Park Chan-wook made a triumphant return to Cannes at the 75th film festival with his murder mystery love story, “Decision to Leave.” The last time the South Korean filmmaker was in the South of France at the Palais was in 2016 with his smash, “The Handmaiden.”

“After going through that long tunnel of the pandemic, that means a lot more to me than being here after six years,” the director tells Variety, in conversation at the Variety Studio presented by Campari at the Cannes Film Festival. “The fact that the audience has been distancing themselves from the cinemas [and] now I can finally present my film to those audiences, that’s quite something very special and I’m filled with emotions.”

“Decision to Leave,” which stars Tang Wei and Park Hae-il, was initially inspired by a Korean pop song that Park Chan-wook loved when he was a young boy. When he conceived the film, he always had Tang in mind as his female lead, before casting her male co-star. And so, her role and the language her character speaks was written specifically for the Chinese actress to mirror her real life. (In the film, Tang’s character speaks Chinese and a form of Korean that is described as particularly formal, due to the character having learned the language as a foreigner.)

Some critics were surprised that “Decision to Leave” is less violent and graphic than his past work. At a press conference in Cannes, one journalist asked about the lack of violence and sex. Speaking to Variety with his English translator, Park says, “I’m totally fine with that because it was me who made everyone expect that kind of thing from me…they were not forced to think that way…I was the one.”

Park — whose work has been seen in both traditional venues and streaming platforms (his “Little Drummer Girl” series was an original for BBC One, but streamed on Amazon) — believes in the theatrical experience “because the audience gets to see it at the optimum conditions,” but he says, “I will not avoid any” streamers.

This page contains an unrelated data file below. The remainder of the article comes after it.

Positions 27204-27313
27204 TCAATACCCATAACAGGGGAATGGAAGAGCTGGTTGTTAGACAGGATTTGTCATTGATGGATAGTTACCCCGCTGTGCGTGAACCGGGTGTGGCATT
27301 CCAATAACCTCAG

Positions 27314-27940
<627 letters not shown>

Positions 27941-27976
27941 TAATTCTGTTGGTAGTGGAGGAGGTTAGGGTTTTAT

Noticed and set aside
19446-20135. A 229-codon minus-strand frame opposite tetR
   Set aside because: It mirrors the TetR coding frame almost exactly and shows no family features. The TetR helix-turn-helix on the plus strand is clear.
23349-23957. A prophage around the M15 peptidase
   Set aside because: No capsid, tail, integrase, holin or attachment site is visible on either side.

“Platforms don’t matter to me,” Park says. “I will keep on discovering and telling the stories that are most suitable for each platform.”

However, he does see the immense value in the rise of streaming contributing to more eyeballs on foreign filmmaking, that a decade ago, was harder to easily consume.

“It’s definitely got its advantages and merits, especially for the directors who make contents in non-English language,” he says. “But that doesn’t mean that the director has to make original contents or original films for that platform. He or she can definitely bring their previous works [and] feature length films onto that streaming platform to reach out to wider audience.”

In recent years, Korean television, film and music has boomed internationally and in America, thanks to the popularity of “Squid Game,” which became one of Netflix’s most popular shows, in addition to record-breaking pop groups like BTS and Blackpink.

In 2019, “Parasite” premiered at the Cannes Film Festival, becoming the first South Korean film to win the Palme d’Or. It went all the way through awards season, making history once again, as the first non-English language film to win the Academy Award for best picture. The film also won best original screenplay, best international feature film and best director for Bong Joon-ho, who is a friend of Park.

” ‘Parasite’ was a decisive moment. It was a historical event,” says Park. “You could even categorize films Before ‘Parasite’ and After ‘Parasite.’ So, not only in the history of Korean cinema, but in the history of non-English films, I think that film has a very special position in history.”

“And, of course, ‘Squid Game’ too,” the director continues. “Through these contents, through these films and in the TV series now, the directors with films in non-English language can get a lot closer to a wider audience all around the world.”

Speaking of Bong and “Squid Game” creator, Hwang Dong-hyuk, he adds, “These two directors are very good friends of mine and I’m very proud of them.”